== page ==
Irishman Ronan McLaughlin smashes the Everesting world record

McLaughlin did break the record back in July of last year but it was since beaten by American Sean Gardner

Ronan McLaughlin has broken the world Everesting record for the second time after reclaiming his crown from American Sean Gardner by a big margin.

McLaughlin climbed the needed 8,848 metres in a startling time of 6-40-54, which is very nearly 20 minutes faster than the record set by Gardner back in July 2020, which was a 6-59-38.

The Irishman's time was also over 20 minutes faster than a previous record set by Alberto Contador with an impressive 7-04-41.

The new record was set last Tuesday (March 23) on the same climb as his first record-breaking ride, Mamore Gap in the Republic of Ireland. The climb has a hellish 14.2 per cent average gradient over 810 metres according to the Strava segment. McLaughlin had to take on 76 laps of the climb to get to the height of Mt. Everest but did 78 just in case.

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In total, he rode 125.96km up and down Mamore Gap averaging 296 Watts over the entire ride and maxing out at 688w for one second. Averaging 3.65 w/kg.

His times did start to slow dramatically towards the end after averaging around 4-35 per climb his last was at 5-50 clearly showing the fatigue of the challenge.

McLaughlin told CyclingTips after his effort: "I have been lucky enough to do a lot on a bike, and get a lot in life from bikes. Undoubtedly though, getting this record again is right at the very top. I am usually my own harshest critic in terms of the achievement, but I am already super proud of this one.

"To work all the way through winter and then finally take another 19 minutes off the record on the very first chance I’ve got this year is special."

The original plan was that he would try and break his own record and go under seven hours before anyone else in Autumn of 2020 but the Covid-19 pandemic meant that he wasn't able to attempt it. Gardner did his in the Autumn of 2020 and broke the seven-hour mark with it.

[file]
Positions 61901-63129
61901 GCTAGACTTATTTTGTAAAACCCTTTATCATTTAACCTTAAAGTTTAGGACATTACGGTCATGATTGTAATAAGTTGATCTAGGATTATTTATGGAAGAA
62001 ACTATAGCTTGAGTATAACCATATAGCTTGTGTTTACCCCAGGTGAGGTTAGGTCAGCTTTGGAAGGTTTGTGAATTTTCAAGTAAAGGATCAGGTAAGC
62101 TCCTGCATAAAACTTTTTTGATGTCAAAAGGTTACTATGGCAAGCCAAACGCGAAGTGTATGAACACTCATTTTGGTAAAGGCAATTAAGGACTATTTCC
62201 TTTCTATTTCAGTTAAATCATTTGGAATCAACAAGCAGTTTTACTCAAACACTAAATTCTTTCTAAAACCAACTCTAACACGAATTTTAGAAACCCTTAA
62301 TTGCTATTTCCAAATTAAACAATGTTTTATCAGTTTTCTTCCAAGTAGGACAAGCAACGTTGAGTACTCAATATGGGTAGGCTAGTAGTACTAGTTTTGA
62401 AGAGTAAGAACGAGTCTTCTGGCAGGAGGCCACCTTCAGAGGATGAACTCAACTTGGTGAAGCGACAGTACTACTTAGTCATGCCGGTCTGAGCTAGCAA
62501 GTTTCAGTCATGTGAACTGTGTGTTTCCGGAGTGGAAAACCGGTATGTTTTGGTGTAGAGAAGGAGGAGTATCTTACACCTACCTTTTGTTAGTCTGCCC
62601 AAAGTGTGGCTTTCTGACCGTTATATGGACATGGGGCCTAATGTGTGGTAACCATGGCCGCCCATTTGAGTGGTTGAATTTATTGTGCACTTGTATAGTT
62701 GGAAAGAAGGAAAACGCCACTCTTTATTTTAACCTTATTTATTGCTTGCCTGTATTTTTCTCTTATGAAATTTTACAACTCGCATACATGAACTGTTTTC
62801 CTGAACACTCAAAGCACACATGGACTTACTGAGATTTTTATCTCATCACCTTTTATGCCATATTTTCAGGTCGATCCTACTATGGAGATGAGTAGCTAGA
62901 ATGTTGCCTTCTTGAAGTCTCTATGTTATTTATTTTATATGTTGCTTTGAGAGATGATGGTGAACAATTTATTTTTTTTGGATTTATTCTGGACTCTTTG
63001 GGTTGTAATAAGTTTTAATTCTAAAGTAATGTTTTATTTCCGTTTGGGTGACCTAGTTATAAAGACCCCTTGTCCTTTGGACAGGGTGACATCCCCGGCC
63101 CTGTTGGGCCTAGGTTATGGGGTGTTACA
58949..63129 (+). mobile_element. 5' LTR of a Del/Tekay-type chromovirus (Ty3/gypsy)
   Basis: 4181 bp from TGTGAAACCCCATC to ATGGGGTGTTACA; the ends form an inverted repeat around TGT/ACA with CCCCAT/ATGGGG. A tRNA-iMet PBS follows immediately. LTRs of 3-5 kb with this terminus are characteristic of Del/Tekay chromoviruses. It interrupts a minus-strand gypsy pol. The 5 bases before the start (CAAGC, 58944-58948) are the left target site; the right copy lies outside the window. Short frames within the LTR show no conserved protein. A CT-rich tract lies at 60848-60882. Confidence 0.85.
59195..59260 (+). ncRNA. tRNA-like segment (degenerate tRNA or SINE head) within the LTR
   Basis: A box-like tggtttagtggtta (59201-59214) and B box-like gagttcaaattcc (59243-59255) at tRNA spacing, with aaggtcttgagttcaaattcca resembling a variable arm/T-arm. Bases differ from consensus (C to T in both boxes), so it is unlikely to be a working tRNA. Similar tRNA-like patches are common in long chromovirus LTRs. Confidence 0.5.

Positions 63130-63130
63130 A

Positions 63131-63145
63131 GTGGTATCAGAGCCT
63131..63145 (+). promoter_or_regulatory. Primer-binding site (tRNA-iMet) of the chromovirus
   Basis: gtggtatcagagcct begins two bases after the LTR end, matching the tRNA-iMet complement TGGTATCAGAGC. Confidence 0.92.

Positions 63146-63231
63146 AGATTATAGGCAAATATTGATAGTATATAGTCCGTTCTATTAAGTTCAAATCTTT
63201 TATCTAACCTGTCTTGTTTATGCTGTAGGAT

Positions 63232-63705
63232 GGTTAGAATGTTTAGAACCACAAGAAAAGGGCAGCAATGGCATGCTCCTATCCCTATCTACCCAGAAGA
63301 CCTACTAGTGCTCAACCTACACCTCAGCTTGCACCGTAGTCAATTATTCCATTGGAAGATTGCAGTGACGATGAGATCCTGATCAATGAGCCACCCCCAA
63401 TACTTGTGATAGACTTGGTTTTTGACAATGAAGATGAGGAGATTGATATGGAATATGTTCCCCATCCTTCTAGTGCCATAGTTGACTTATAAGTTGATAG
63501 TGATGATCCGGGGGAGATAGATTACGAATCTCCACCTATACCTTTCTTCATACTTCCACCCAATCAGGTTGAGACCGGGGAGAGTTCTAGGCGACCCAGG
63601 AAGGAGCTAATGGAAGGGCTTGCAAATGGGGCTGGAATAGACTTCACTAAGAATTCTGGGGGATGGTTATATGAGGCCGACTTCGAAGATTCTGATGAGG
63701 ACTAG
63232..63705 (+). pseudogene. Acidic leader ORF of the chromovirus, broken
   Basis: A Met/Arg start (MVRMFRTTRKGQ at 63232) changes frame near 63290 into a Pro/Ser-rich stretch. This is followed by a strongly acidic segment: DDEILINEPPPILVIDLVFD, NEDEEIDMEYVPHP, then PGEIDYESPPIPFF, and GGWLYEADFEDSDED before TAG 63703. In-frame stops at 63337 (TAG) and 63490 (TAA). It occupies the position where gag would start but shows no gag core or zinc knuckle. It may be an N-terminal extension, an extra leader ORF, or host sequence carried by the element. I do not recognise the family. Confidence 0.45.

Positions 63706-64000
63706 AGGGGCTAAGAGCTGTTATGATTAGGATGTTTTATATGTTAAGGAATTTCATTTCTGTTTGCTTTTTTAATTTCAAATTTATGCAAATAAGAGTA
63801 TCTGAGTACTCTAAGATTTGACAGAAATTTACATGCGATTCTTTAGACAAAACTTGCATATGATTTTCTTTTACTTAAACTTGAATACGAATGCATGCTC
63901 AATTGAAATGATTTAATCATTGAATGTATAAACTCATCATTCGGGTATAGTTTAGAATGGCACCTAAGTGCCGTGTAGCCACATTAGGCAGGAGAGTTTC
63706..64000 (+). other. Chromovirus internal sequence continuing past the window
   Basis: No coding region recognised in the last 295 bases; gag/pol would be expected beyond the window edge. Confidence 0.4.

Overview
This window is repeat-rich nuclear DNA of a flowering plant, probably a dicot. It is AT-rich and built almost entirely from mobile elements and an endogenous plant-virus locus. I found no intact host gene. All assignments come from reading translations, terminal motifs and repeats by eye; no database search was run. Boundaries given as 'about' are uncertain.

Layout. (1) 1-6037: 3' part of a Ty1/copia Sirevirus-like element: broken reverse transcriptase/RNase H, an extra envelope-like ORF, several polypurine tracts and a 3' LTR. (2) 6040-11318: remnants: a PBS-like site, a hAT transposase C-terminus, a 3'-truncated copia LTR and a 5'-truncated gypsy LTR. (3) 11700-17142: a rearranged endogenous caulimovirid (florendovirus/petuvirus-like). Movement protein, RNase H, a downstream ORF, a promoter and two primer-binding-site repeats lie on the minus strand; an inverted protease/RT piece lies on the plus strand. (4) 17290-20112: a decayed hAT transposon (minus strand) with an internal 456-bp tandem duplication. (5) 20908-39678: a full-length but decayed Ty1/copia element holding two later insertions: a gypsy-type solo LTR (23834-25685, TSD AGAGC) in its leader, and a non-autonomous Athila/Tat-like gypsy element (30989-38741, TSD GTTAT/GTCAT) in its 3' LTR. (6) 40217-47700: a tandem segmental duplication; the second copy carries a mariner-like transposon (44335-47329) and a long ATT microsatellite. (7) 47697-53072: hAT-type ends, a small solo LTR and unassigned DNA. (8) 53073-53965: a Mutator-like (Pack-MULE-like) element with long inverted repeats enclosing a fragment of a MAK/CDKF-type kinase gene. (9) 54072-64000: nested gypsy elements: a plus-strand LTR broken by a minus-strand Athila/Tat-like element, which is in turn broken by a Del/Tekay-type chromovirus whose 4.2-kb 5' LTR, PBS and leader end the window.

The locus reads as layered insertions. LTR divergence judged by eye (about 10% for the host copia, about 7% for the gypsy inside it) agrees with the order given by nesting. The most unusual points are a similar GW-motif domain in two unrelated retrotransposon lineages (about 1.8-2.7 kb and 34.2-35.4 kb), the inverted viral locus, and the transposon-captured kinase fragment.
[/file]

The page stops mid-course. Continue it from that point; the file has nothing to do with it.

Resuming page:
So the former pro rider, who rode for the Irish An Post team that was owned by the great Sean Kelly for six years, trained through the winter and waited for the weather to improve as well as lockdown restrictions to be lifted before attempting to reclaim his crown.

The weather on the day was favourable with the temperature around 10 degrees centigrade as well as a tailwind up the climb.

McLaughlin continued: "The ride was tough as you’d expect and I didn’t feel super as I hadn’t got my full taper due to weather forecast changes.

"But considering the challenge that it is and the pace I was riding, it was never going to feel super for the whole ride and something was sure to go wrong at some point."

It did at one point wrong for him, but it was the bike that failed as he got a rear puncture with 10 laps to go, switching to his spare bike for two laps while his mechanic fitted a new wheel to his main steed.

"It happened on the descent as I was accelerating away from the top turnaround, while I was super-tucking,

"For a second I thought I was a goner but I somehow held it up. The bike was like a bucking bull as I was fighting to get it slowed down. At one point I considered crashing myself into the ditch rather than risking hitting the tar. But ultimately I limped it down the remainder of the descent to the bottom turn where I had a spare bike sitting.

"I was doing 5-20-something laps right up until the puncture," he said. "The puncture lap took 6-32 and the laps on the spare bikes were high 5-30s so the puncture cost me 1-30, if not more."

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Tim Bonville-Ginn

Hi, I'm one of Cycling Weekly's content writers for the web team responsible for writing stories on racing, tech, updating evergreen pages as well as the weekly email newsletter. Proud Yorkshireman from the UK's answer to Flanders, Calderdale, go check out the cobbled climbs!

I started watching cycling back in 2010, before all the hype around London 2012 and Bradley Wiggins at the Tour de France. In fact, it was Alberto Contador and Andy Schleck's battle in the fog up the Tourmalet on stage 17 of the Tour de France.

It took me a few more years to get into the journalism side of things, but I had a good idea I wanted to get into cycling journalism by the end of year nine at school and started doing voluntary work soon after. This got me a chance to go to the London Six Days, Tour de Yorkshire and the Tour of Britain to name a few before eventually joining Eurosport's online team while I was at uni, where I studied journalism. Eurosport gave me the opportunity to work at the world championships in Harrogate back in the awful weather.

After various bar jobs, I managed to get my way into Cycling Weekly in late February of 2020 where I mostly write about racing and everything around that as it's what I specialise in but don't be surprised to see my name on other news stories.

When not writing stories for the site, I don't really switch off my cycling side as I watch every race that is televised as well as being a rider myself and a regular user of the game Pro Cycling Manager. Maybe too regular.

My bike is a well used Specialized Tarmac SL4 when out on my local roads back in West Yorkshire as well as in northern Hampshire with the hills and mountains being my preferred terrain.